Betsy J. Wolfenden

State Bar

I love this line:

State Bar is no ordinary plaintiff.

I don't know the facts in this matter, but I do recognize the arrogance of power when I see it.

with all due respect, James

and you know I hold you in the highest regard, but when commenting on a legal matter, your sentence probably should stop at the end of the first phrase.

"Man is free at the moment he wishes to be." -Voltaire


In the American system of jurisprudence, does the status of the plaintiff have any bearing on how the law should be interpreted?

I wasn't commenting on the facts, as I specifically stated. I was commenting on the Bar's assertion of special standing. As I see it, "standing" is a legal matter, you either have it or you don't.

But perhaps I'm wrong. Perhaps we have a legal system in America wherein the position/power/influence/role of those on one side of a case gives them special privilege in comparison to the position/power/influence/role of those on the other side.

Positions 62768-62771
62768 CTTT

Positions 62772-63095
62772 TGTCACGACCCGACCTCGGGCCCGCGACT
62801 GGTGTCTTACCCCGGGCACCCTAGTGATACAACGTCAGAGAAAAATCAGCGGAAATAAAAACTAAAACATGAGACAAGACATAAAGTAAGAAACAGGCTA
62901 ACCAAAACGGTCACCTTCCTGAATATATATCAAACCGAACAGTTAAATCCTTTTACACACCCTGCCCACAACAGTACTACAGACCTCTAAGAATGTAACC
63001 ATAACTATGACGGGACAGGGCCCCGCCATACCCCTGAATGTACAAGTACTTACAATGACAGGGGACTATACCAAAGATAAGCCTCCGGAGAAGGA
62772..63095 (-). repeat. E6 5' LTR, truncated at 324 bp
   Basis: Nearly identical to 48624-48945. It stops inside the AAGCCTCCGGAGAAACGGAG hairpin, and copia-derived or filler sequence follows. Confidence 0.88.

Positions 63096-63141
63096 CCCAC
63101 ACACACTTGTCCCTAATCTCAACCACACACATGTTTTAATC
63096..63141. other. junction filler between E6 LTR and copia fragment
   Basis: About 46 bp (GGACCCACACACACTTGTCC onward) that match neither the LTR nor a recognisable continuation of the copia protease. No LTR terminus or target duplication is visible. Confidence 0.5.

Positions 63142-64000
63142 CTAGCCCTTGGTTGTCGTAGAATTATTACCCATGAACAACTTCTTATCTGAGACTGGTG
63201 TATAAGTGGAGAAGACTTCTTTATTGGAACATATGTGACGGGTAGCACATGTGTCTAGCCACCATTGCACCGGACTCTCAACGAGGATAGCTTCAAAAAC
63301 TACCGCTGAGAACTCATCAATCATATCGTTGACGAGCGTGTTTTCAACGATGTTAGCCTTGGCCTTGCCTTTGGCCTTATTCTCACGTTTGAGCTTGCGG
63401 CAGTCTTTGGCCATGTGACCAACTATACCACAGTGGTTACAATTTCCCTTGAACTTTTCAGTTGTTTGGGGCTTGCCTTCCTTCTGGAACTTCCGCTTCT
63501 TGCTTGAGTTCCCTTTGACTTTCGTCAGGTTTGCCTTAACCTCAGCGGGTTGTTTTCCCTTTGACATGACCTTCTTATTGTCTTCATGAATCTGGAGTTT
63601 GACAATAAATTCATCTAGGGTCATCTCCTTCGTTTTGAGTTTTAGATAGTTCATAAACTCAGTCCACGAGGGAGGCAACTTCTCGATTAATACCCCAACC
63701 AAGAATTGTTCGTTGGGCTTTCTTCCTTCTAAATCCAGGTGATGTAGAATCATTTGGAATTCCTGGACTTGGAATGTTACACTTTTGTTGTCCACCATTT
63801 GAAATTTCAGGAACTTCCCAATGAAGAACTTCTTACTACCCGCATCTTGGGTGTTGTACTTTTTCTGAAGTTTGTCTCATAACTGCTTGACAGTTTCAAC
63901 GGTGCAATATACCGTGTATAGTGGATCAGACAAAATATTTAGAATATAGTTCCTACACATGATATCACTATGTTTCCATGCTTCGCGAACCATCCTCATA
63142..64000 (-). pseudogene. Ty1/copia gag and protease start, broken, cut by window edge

If that's true, then I would be wrong in declaring this the "arrogance of power." It would be more properly labeled "the privilege of power."

Either way, I find it offensive.

The State Bar is no ordinary plaintiff

It's a state agency, tasked with protecting the public from the dishonest,the unethical, the poorly trained and those no longer capable of practicing.

I have no knowledge of Ms. Wolfenden's case and will not comment on it. But I think your characterization of what is nothing more than a truthful statement made with a little rhetorical flair is a bit off kilter.

"Man is free at the moment he wishes to be." -Voltaire

They might be relevant

to something, but they're not relevant to the point I'm making.

Superb appellate work

Great brief by the Bar. Your meager appellate skills are no match for those evil Bar lawyers, with all their concise, effective arguments and all that sticking to the issues stuff. Looks like your goose is cooked, at least on the stay issue. When your Writ is denied, will you petition the SCOTUS for redress?